9. What is the Largest Hydroelectric Dam in the world?

The Grand Coulee Dam may be impressive, but it is not the largest hydroelectric dam in the world–not even close.

The largest hydroelectric dam in the world is the Three Gorges Dam in Yichang, China.

It stands 607 feet tall and stretches for 7,660 feet!

In 2021 the dam successfully generated 100 billion kilowatt-hours of electricity–yes, 100 billion.

Suddenly, the largest hydroelectric dam in the United States doesn’t seem so big, huh?

Oh, and if you thought the structure was big, the Three Gorges Dam’s reservoir spans 400 square miles.

It’s worth noting that China is also home to the second-largest hydroelectric dam in the world.

The Baihetan Dam’s opening ceremony was in 2021, and it’s expected to generate around 64 billion kilowatt-hours of electricity.

China is so keen on using hydropower due to the country’s lack of fossil fuel reserves and not wanting to rely on other countries for energy.

10. What Percentage of the US’s Electricity Comes from Hydroelectric Dams?

Although hydroelectric dams aren’t something you come across every day–unless you live by one–they make up a decent amount of the United States’ electricity generation.

Currently, hydroelectric dams make up about 6.3% of all the electricity generated in the United States.

But they’re also responsible for generating 31.5% of all renewable electricity.

California, Oregon, and Washington (as a whole region) are responsible for generating the most hydropower in the country. Those three states combined produce about 115 billion kilowatt-hours of electricity per year.

Now compare that to China’s Three Gorges Dam, which produces 100 billion kilowatt-hours by itself, and you’ll start to get an idea of how massive it truly is.

New York is actually the fourth-highest producer of hydropower in the United States, generating around 28 billion kilowatt-hours of energy.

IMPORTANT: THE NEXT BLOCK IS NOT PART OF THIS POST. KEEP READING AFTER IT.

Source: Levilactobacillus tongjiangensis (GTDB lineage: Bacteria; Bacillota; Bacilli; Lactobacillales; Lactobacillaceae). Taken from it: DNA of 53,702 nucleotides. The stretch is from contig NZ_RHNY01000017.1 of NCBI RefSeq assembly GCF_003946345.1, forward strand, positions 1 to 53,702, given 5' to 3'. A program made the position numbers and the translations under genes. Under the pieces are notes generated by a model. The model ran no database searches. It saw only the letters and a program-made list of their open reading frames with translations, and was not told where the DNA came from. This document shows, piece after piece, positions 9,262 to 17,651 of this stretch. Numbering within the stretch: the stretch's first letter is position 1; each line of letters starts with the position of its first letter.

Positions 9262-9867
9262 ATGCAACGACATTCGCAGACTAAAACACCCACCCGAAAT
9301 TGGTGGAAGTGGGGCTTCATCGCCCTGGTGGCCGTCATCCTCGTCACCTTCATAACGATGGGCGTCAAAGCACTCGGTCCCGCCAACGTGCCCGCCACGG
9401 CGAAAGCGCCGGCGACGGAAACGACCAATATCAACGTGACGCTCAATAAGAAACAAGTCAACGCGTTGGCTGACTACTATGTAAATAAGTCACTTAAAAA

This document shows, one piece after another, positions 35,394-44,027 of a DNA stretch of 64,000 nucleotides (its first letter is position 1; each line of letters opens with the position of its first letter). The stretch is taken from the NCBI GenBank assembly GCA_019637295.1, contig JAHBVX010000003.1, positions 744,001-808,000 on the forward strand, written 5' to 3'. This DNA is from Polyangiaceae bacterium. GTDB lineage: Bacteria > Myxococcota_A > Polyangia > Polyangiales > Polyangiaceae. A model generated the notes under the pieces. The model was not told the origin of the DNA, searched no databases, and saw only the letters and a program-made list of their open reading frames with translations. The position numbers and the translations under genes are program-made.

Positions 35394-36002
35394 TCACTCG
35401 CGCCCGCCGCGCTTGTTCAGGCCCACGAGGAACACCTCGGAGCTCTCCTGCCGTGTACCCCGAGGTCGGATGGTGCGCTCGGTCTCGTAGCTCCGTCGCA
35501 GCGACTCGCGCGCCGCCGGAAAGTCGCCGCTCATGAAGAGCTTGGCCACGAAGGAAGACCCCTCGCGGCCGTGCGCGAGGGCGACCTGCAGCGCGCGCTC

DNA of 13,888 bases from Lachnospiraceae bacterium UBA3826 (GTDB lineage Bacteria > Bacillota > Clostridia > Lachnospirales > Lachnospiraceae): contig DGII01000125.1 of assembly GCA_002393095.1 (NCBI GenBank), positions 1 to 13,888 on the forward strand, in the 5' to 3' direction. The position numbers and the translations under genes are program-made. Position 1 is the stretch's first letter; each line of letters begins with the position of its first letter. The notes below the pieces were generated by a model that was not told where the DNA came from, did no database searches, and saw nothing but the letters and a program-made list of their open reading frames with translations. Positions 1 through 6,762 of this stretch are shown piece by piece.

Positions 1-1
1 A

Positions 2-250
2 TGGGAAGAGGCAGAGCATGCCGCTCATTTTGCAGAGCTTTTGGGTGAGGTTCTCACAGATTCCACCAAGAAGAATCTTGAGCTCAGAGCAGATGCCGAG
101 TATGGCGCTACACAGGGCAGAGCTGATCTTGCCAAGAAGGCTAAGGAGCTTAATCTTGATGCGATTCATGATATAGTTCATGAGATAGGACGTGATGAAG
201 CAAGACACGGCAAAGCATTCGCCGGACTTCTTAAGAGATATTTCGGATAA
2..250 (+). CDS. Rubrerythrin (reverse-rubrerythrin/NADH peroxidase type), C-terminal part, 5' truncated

A considerable sum, but still far away from the 70 billion kilowatt-hours generated in Washington alone.

11. Why Doesn’t the US Have More Hydropower?

The reason the United States doesn’t have more hydropower is that many of the best locations for dams are already in use, and the environmental impact is not something to simply ignore.

Each new hydro dam has to be strategically designed and located to ensure the negative implications are worth the rewards.

If a dam is put somewhere that could severely disrupt the environment, in the grand scheme of things, it can be just as harmful as nonrenewable forms of energy.

So, hydropower is a bit tricky to plan out.

With that being said, the Department of Energy has announced that hydropower in the United States could expand to a total of 50% of all the renewable energy generated (it’s currently at about 31.5%).

In the next few decades, we’ll see whether or not this vision comes to fruition or if another renewable energy source becomes the top dog.

12. Is Solar Power Better Than Hydroelectric?

Solar power and hydropower both have their benefits, but which one is better?

Well, hydroelectricity is more reliable than solar power, but it’s difficult to find the right locations to build dams.

Solar power, on the other hand, can be installed almost anywhere, and it even gives individuals the option to install solar panels in their homes.

Neither form of energy is entirely clean.

Solar power requires the mining of certain materials to build panels (requiring equipment that creates greenhouse gases), while hydroelectric dams cause major disruptions in the environments around them.

With that being said, once solar panels are made, they have less of an impact on the surrounding area.

The problem with hydroelectric dams is that there are not many ways to make them less intrusive, whereas solar companies are continuously working to make solar panels more efficient and find more sustainable ways to produce them.

Final Thoughts

After reading this article, I can assure you that you’ll never look at a hydroelectric dam the same way again.

And you shouldn’t!

They are remarkable structures that are capable of generating immense amounts of power.

In fact, the energy powering your device right now may have come from hydroelectricity!

Of course, hydroelectric dams are not without their faults, but until we are able to find a better solution, they’re a damn good option–pun intended.

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Erika Gokce Capital

Disclaimer: we are not lawyers, accountants or financial advisors and the information in this article is for informational purposes only. This article is based on our own research and experience and we do our best to keep it accurate and up-to-date, but it may contain errors. Please be sure to consult a legal or financial professional before making any investment decisions.